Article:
March 31, 2009

Subclassing and Extending Array

Lately I'm spending some time coding some libraries in JS to achieve a solid & cross-browser framework. Not every browser out there supports the latest Javascript version, so a fallback solution is often needed. Some examples are the iterative methods in Array, as introduced in JS 1.7: every, filter, forEach, map, some, indexOf, lastIndexOf.

So, as extending a built-in is often a bad idea, the direction taken was to create a subclass of Array and extend this one. No wonder it's a hard path, but we can walk it on our own.

Subclassing is the key

A simple and easy solution would be something on these lines:

var ArrayExt = function() { }
ArrayExt.prototype = new Array;

But as JS gurú Dean Edwards said in his post, it seems easy doesn’t it?

Yes, in fact it was so easy because it's the wrong solution.

var v = new ArrayExt;
v.push(100);
alert(v.length); // => 1 in **MOST** browsers

Yeah, in MOST browsers. What does this mean? Well... You know what? It doesn't work in IE, hehehe. Quite funny, isn't it? No, really, please act as if this were the one and only IE bug... IE shows an alert with a 0 in it, so we need another solution. And Dean Edwards found a great one in 2006 using an iframe as a sandbox.

IFrame to the rescue

The idea is basically that the fresh new iframe will have a copy of the Array object on it. But it will be a different object than the original one on the main document. Now we can get this object and extend it instead of subclassing.

Verbatim Dean solution:

// create an iframe
var iframe = document.createElement("iframe");
iframe.style.display = "none";
document.body.appendChild(iframe);

// write a script into the iframe and steal its Array object
frames[frames.length - 1].document.write(
  "<script>parent.Array2 = Array;<\/script>"
);

Minor final changes

Now we have an object called Array2 that we can extend by changing its prototype and Array will not be modified. Isn't that neat? Well, yeah. I made some modifications and generalize it a little:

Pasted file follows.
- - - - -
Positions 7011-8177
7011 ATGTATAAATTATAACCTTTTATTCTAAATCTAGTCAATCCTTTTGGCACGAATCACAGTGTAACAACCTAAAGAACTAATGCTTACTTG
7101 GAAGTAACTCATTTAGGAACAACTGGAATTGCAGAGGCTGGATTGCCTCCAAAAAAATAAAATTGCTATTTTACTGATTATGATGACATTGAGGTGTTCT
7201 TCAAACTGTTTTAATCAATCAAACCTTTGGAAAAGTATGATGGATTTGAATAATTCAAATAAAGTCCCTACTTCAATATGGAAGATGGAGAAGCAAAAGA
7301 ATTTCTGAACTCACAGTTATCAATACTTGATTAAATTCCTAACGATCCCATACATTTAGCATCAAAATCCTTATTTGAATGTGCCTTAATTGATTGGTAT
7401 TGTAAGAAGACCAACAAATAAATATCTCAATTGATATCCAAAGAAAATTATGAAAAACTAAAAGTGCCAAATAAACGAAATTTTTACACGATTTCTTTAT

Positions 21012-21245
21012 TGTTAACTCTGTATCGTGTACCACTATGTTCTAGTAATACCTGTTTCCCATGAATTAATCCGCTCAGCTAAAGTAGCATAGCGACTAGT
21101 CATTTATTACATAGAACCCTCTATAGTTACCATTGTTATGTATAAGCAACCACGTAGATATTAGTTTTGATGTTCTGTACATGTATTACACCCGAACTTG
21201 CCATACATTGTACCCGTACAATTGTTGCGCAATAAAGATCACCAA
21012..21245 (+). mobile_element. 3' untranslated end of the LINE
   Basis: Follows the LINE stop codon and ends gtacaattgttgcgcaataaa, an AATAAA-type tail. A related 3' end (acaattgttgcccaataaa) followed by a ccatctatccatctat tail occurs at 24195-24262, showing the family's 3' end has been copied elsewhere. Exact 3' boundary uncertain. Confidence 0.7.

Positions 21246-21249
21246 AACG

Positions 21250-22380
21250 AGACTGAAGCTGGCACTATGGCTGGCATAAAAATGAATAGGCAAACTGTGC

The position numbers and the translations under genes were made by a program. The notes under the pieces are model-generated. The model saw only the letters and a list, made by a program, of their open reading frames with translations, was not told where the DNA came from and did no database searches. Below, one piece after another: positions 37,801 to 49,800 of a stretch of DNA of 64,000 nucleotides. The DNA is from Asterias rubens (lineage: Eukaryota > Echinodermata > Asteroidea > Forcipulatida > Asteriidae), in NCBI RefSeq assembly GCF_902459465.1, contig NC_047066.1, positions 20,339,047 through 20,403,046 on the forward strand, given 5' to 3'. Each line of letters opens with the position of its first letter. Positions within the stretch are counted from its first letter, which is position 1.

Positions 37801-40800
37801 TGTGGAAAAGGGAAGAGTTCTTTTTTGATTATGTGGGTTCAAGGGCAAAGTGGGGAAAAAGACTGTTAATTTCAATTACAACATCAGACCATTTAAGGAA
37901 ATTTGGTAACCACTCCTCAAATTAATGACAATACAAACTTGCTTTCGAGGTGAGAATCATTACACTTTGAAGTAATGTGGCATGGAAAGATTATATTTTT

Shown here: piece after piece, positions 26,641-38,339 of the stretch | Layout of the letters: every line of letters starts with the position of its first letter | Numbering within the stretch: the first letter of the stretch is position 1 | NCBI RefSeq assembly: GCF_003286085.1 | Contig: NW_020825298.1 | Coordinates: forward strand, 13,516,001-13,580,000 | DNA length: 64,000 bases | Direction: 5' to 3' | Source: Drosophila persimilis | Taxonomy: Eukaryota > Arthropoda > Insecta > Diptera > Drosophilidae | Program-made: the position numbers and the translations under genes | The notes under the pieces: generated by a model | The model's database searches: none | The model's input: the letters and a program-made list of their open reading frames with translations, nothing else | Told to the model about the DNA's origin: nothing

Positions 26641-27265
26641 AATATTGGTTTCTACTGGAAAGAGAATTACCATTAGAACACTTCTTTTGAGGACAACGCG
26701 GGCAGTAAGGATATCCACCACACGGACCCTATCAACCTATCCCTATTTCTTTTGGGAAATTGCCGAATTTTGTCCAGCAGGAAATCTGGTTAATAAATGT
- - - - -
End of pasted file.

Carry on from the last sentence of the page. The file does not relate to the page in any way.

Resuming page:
function clone_built_in(object_name) {
  var iframe = document.createElement('iframe');
  iframe.style.display = 'none';
  document.body.appendChild(iframe);
  var frame = frames[frames.length - 1];
  !frame.eval && frame.execScript && frame.execScript('null');
  var ret = frame.eval(object_name);
  document.body.removeChild(iframe);
  return ret
}

// Now you can get an Array clone
Array2 = clone_built_in('Array');
// And extend it
Array2.prototype.forEach = function() ...

execScript is an IE extension needed to call frame.eval, and now, the script works in every browser. But I'm not in the mood to force all browsers to make this kind of thing. Only nasty browsers should be punished in this way, so here comes some cross-browser object detection feature "ala jQuery.support":

var Array2 = (function(){
  var array_class = function(){ }
  array_class.prototype = new Array;
  var obj = new array_class;
  obj.push(0);
  return obj.length === 1 ? array_class : clone_built_in('Array')
})();

Voila! It's a kind of magic, isn't it?

I hope you've found something useful in this entry!

Iterative Methods from JS 1.6

And now as an extra bonus, some JS 1.6 standard functions for those nasty browsers living in the old days:

!Array2.prototype.every && (Array2.prototype.every = function(fn) {
  for(var i = 0, len = this.length; i < len; ++i) {
    if(!fn(this[i], i, this)) { return false }
  }
  return true
});
!Array2.prototype.forEach && (Array2.prototype.forEach = function(fn) {
  for(var i = 0, len = this.length; i < len; ++i) {
    fn(this[i], i, this)
  }
});
!Array2.prototype.filter && (Array2.prototype.filter = function(fn) {
  var ret = [];
  for(var i = 0, len = this.length; i < len; ++i) {
    fn(this[i], i, this) && (ret[ret.length] = this[i])
  }
  return ret
});
!Array2.prototype.indexOf && (Array2.prototype.indexOf = function(value, startIndex) {
  for(var i = startIndex || 0, len = this.length; i < len; ++i) {
    if(this[i] == value) { return i }
  }
  return -1
});
!Array2.prototype.lastIndexOf && (Array2.prototype.lastIndexOf = function(value, startIndex) {
  for(var i = startIndex || this.length - 1; i >= 0; --i) {
    if(this[i] == value) { return i }
  }
  return -1
});
!Array2.prototype.map && (Array2.prototype.map = function(fn) {
  var ret = [];
  for(var i = 0, len = this.length; i < len; ++i) {
    ret[i] = fn(this[i], i, this)
  }
  return ret
});
!Array2.prototype.some && (Array2.prototype.some = function(fn) {
  for(var i = 0, len = this.length; i < len; ++i) {
    if(fn(this[i], i, this)) { return true }
  }
  return false
});